…And the rest of the bunch

Scott WeidensaulUpdates8 Comments

Braddock's path up (and back down) Georgian Bay, Ontario. (©Project SNOWstorm and Google Earth)

Braddock’s path up (and back down) Georgian Bay, Ontario. (©Project SNOWstorm and Google Earth)

Two updates in one day is an indication of how much is going on around here — a lot.  The first update focused on Monocacy, but there have been some fascinating movements by some of the other owls, and a reappearance by a couple of birds that had been off the grid lately.

All these maps have been updated (a big thanks to Don Crockett and Steve Huy, who handle these constant updates every three days), so feel free to explore while I give you an overview.

The most dramatic move was by Braddock, who didn’t check in last Friday, but then downloaded 340 locations Monday night. In the preceding six days he’d traveled a whopping 571 miles — across Lake Ontario and north of Toronto, flying about a thousand feet in the air, then dropping low and cruising halfway up Georgian Bay over ice, a 207-mile trip that first night alone.

Braddock completed the flight up Georgian Bay the next night, hung out there for about 24 hours, then began moving all the way back to the southern end of the bay, almost 90 miles to the south. He dallied another three days there on the ice, then flew all the way back southeast to the shore of Lake Ontario and bounced north a bit before settling down on Lake Scugog, where he was Monday night when he checked in. Incredible!

Century, tagged March 15 after being relocated to Plum Island NWR from Logan Airport in Boston, has also been on the move in a big way, hitting five states in six days.

Since the 18th she’s looped southwest through Boston, clipped the corner of Rhode Island, skirted along the northern border of Connecticut, then flew up the Connecticut River valley from Springfield, Mass., north to Greenfield. From there she cut west, cutting through the corner of Vermont, and by Monday evening she was out on the ice on Saratoga Lake, south of Saratoga Springs, NY — a trip of 209 miles altogether.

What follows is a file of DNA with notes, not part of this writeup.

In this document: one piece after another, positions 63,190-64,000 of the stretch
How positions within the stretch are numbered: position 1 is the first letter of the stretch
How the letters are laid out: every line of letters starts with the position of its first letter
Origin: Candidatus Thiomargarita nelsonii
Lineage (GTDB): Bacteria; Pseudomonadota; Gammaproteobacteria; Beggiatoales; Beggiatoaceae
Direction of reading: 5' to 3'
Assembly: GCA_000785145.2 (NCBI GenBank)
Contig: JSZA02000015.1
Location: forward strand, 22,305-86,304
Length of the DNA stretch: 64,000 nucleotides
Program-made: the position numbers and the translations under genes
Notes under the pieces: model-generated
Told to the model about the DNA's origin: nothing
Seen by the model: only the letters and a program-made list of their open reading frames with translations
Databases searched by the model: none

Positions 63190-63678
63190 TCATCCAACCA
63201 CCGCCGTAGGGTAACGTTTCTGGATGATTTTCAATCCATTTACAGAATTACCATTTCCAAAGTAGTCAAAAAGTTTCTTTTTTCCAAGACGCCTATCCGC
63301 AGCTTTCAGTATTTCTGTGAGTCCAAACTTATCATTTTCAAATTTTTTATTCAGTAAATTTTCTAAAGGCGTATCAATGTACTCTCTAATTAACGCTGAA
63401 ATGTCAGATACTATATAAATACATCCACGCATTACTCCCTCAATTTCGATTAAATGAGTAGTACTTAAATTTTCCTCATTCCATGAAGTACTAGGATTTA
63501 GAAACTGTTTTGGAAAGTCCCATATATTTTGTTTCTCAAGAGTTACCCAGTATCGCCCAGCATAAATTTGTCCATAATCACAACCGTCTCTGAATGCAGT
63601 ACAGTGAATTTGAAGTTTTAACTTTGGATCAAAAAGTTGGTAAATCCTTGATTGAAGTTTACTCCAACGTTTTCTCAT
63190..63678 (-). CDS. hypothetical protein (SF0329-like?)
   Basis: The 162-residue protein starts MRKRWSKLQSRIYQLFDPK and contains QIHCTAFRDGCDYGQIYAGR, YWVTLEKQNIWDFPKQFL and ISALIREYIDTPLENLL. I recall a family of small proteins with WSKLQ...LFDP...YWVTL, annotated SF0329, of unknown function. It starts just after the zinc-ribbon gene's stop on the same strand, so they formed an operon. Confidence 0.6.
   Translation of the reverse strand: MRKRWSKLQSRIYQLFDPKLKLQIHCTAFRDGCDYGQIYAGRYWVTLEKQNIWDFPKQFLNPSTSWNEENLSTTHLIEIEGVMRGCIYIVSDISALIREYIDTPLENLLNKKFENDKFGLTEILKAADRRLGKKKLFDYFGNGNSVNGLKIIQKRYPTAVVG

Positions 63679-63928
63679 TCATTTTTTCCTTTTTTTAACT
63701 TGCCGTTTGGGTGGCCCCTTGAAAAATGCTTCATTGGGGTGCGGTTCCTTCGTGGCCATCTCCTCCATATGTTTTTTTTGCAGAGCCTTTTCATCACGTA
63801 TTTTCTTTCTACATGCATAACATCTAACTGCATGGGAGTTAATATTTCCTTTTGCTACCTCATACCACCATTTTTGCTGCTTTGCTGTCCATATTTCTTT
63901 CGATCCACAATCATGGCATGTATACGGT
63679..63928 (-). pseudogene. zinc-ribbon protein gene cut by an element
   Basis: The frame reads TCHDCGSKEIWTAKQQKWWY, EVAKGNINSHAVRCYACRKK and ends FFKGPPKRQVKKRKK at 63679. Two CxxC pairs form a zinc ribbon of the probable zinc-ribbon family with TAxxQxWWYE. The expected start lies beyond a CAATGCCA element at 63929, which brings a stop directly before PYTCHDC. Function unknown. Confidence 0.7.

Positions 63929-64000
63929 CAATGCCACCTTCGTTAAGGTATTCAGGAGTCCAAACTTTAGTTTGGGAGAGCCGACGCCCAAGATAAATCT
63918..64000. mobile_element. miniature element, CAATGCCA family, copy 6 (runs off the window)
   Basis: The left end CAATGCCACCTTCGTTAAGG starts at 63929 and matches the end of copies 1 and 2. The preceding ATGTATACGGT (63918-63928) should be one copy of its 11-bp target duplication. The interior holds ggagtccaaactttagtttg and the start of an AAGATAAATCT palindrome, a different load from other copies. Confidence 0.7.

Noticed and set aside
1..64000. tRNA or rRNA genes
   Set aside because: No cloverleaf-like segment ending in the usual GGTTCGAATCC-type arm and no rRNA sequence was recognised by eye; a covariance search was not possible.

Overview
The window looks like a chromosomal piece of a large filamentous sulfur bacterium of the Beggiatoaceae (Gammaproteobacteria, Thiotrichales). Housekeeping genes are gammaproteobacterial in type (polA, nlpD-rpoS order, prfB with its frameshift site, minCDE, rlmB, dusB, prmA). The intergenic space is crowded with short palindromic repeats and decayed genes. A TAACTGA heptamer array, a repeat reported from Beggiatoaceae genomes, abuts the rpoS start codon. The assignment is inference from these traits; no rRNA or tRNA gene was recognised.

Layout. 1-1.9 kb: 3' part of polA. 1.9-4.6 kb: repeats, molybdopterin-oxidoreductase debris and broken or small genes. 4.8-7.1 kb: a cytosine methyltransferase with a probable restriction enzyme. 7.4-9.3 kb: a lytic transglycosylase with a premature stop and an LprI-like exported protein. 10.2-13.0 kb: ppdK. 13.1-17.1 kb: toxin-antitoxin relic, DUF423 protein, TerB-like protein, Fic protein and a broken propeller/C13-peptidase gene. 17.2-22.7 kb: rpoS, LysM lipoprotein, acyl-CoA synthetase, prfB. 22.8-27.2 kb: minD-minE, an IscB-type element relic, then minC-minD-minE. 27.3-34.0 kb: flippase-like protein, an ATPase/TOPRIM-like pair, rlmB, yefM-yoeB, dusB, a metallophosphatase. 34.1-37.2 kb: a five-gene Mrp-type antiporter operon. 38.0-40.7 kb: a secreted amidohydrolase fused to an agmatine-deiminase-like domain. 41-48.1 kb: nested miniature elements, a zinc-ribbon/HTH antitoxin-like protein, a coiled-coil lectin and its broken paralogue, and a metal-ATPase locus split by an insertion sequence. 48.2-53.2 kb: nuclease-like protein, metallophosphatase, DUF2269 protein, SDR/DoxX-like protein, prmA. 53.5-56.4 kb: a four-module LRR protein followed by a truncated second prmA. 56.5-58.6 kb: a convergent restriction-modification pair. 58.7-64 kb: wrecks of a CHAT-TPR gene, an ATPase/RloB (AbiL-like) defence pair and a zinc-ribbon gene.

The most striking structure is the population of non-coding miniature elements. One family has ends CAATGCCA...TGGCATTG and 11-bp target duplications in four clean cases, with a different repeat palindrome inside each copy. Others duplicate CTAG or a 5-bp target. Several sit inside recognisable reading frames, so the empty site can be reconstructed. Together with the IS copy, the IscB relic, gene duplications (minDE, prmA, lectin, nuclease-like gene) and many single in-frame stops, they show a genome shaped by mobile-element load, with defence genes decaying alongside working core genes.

Womelsdorf remains out on the ice in eastern Lake Erie, moving into the same area off Long Point, Ontario, where Erie spent so much time. Erie, on the other hand, is lingering griddle-flat farmland in the “thumb” of Michigan in Sanilac County.

Amishtown has moved up to the southern shore of Lake Ontario near Hamlin, NY, an area that both Braddock and Cranberry had been using earlier in the winter. Wiconisco, having flown north from Pennsylvania last week to Buffalo and the retraced his flight a bit, remains about 30 miles east of the city in Wyoming County, NY.

Millcreek, whom we’d last heard from heading offshore from Ashtabula, OH, into Lake Erie, also checked in, but only with a partial download covering the period from Feb 28-March 1 — we’ll likely get the rest when he’s in a better location. During that period he moved across Lake Erie on ice, almost to the Ontario shore.

Hungerford is another owl we hadn’t heard from since March 10, but she’s still in the same general location, in the back-bay saltmarshes around Avalon and Stone Harbor, NJ. Other owls that have been keeping close to home in this last period are Sandy Neck, still on Martha’s Vineyard; Plum, around Salem, Mass., and the Marblehead Peninsula; and Oswegatchie, who is utterly wedded to Ogdensburg, NY, on the St. Lawrence River.  (With the so-called “blizzicane” that swiped Cape Cod and the islands with snow and 80 mph winds yesterday, it will be interesting to see what Sandy Neck did during the height of the storm.)

In Wisconsin, Kewaunee has made a few short (10- to 12-mile) flights away from and back to his winter territory, while Marshfield has moved west to Chippewa Falls, some 65 miles from where she was tagged.

There are some owls we didn’t hear from on this cycle, and a few we haven’t heard from in a while. Our colleagues at CTT, who make the transmitters, keep counseling patience — the golden eagles for which these units were first designed are often out of contact for months at a stretch. But it’s hard to be patient, since it’s such an exciting gift every time we download a new batch of data.